so you mean frequency never changes? if any mcat choice says frequency changes, then it is wrong?
 

ezsanche

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If a wave is refracting (moving from one medium to another medium) then the frequency always remains constant. Only the wave velocity and the wavelength changes.
 

inaccensa

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Sounds-
The sound wave velocity is indeed dependent on the medium. Specifically the wave velocity depends on the medium elasticity and its inertia. The following equation relates the wave velocity of sound traveling through a string to the tension (the elasticity aspect of a string) and the mass per unit length (the inertia aspect of a string).

V= (T/u)^1/2

where T is the tension
u= the mass per unit length.

As you can see you can increase the speed if you by making the medium "stiffer" or by making it ligther. This concept applies to all mediums not just strings.

The speed of sound traveling through gas (air) is also dependent on the gas temperature. As temperature increases then so does the velocity of sound. You do not need to know the exact equation for the mcat just this simple concept.


Frequency and Wavelength-

Frequency stays constant no matter what medium the wave is traveling through. The only thing that changes is the Wave velocity and the wavelength. These qualities can either increase or decrease depending on the type of medium and the type of wave (mechanical or electormagnetic)

I thought the frequency always remains constant with light. The velocity of light always decreases when travelling from high refractive index to low (air to water) the frequency will remain constant and the wavelength increase.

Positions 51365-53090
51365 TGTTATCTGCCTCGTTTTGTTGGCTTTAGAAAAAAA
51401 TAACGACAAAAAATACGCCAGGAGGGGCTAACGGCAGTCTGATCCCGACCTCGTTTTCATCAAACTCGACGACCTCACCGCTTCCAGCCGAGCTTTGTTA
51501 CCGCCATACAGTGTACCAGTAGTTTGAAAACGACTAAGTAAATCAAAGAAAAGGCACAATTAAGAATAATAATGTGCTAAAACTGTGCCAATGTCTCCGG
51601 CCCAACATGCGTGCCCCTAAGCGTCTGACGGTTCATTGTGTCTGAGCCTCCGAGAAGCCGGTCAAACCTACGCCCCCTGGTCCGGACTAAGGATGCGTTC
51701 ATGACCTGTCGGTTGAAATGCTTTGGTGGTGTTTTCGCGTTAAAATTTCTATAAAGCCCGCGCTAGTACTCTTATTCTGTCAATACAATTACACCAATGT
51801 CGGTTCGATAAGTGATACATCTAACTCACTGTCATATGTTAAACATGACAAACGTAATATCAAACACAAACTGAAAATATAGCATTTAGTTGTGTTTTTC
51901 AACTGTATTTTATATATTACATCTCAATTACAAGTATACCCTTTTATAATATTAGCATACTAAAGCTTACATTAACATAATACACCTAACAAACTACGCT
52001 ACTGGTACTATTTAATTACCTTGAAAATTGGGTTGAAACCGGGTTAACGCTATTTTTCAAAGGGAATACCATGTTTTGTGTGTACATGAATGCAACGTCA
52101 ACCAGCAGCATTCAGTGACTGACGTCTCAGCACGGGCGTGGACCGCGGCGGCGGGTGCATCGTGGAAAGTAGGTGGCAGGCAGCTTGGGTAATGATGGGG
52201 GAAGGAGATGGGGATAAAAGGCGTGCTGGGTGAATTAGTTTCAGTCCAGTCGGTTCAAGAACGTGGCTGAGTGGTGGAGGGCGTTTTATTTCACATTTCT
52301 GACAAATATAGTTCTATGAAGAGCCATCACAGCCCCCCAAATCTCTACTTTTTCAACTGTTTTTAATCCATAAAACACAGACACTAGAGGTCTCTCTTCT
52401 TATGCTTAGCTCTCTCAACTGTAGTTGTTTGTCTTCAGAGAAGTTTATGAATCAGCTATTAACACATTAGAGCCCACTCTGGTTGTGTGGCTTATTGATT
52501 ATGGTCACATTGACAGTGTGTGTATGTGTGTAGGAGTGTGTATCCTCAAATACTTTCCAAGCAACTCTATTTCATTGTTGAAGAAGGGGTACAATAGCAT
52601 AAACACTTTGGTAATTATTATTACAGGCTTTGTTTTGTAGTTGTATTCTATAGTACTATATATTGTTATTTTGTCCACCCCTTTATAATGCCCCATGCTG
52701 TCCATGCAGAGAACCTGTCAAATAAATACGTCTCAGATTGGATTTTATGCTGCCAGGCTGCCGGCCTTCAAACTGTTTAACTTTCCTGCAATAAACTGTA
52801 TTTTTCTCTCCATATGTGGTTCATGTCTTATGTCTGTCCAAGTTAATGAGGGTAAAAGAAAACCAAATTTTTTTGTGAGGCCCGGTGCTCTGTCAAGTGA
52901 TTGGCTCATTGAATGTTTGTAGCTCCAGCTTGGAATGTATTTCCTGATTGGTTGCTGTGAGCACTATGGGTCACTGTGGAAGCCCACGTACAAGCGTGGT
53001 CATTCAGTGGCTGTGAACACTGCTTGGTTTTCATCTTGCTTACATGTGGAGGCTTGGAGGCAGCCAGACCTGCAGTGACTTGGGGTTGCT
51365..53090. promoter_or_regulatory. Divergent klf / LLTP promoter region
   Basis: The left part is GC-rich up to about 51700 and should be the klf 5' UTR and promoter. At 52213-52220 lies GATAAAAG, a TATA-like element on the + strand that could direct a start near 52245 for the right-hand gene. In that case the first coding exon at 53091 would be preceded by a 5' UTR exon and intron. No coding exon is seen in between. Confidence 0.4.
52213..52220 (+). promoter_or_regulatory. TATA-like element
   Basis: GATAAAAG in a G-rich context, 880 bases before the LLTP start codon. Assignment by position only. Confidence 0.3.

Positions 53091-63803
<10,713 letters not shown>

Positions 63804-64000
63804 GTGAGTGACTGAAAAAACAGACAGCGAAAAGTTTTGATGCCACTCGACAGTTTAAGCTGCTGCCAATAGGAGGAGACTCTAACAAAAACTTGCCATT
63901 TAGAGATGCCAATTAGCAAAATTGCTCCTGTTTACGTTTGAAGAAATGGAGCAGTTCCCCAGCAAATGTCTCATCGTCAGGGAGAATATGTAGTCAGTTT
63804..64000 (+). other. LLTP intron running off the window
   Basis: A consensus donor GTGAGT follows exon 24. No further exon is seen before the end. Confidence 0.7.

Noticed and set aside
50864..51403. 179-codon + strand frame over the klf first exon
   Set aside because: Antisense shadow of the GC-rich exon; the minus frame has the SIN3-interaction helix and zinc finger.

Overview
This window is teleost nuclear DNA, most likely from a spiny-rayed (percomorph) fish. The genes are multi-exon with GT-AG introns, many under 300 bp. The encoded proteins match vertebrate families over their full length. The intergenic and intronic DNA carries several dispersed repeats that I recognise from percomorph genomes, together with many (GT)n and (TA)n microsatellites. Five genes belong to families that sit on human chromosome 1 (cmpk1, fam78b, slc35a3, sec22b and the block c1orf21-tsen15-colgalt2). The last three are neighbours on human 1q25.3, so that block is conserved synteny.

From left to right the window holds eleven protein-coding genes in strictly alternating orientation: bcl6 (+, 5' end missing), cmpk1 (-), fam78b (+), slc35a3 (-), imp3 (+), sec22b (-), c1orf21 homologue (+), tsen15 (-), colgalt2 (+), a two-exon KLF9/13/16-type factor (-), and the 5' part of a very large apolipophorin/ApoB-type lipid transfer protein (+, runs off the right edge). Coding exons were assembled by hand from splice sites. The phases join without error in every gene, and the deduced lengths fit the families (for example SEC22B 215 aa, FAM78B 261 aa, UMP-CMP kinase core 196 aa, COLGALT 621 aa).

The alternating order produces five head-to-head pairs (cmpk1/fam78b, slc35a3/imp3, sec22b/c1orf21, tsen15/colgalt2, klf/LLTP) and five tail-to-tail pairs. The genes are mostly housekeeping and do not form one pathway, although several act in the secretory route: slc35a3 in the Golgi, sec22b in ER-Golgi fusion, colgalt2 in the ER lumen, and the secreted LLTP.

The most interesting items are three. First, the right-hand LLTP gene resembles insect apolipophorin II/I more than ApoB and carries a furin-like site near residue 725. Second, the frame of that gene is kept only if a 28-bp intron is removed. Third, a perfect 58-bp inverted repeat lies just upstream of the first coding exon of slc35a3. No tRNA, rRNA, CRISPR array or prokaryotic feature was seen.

Sound waves on a string are dependent on the tension and mass/length & in liquids on density and gases on pressure and temp. If the velocity changes here, does the frequency remain constant? Then for open, closed pipes, shouldn't the frequency remain constant, since they are in the same medium.
 

dragon529

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Can someone explain how does the velocity of both light and sound change when traveling through different refractive index? Do they work the same way? For both cases, frequency stays constant while wave speed and wavelength change?
 

inaccensa

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Can someone explain how does the velocity of both light and sound change when traveling through different refractive index? Do they work the same way? For both cases, frequency stays constant while wave speed and wavelength change?

With respect to light, this is how i understand it.
C =3*10^8 m/s is the maximum velocity of light. When n=1 for vacuum, the n=c/v implies that velocity is maximum. Thus when the refractive index increases, v must decrease.

Sound waves are confusing to me. There are many factors depending on which medium it travels. velocity is proportional to the elastic/ inertial factor
Solids = tension/mu^ 1/2
liquids = bulk modulus/density^1/2
gases = pressure/ density ^1/2
Also with increasing temp, velocity increases. I think that is because the kinetic energy increases.

But like i had asked earlier, if the frequency remains the same for sound waves, how do you explain the different frequencies of wave in an open, closed pipe?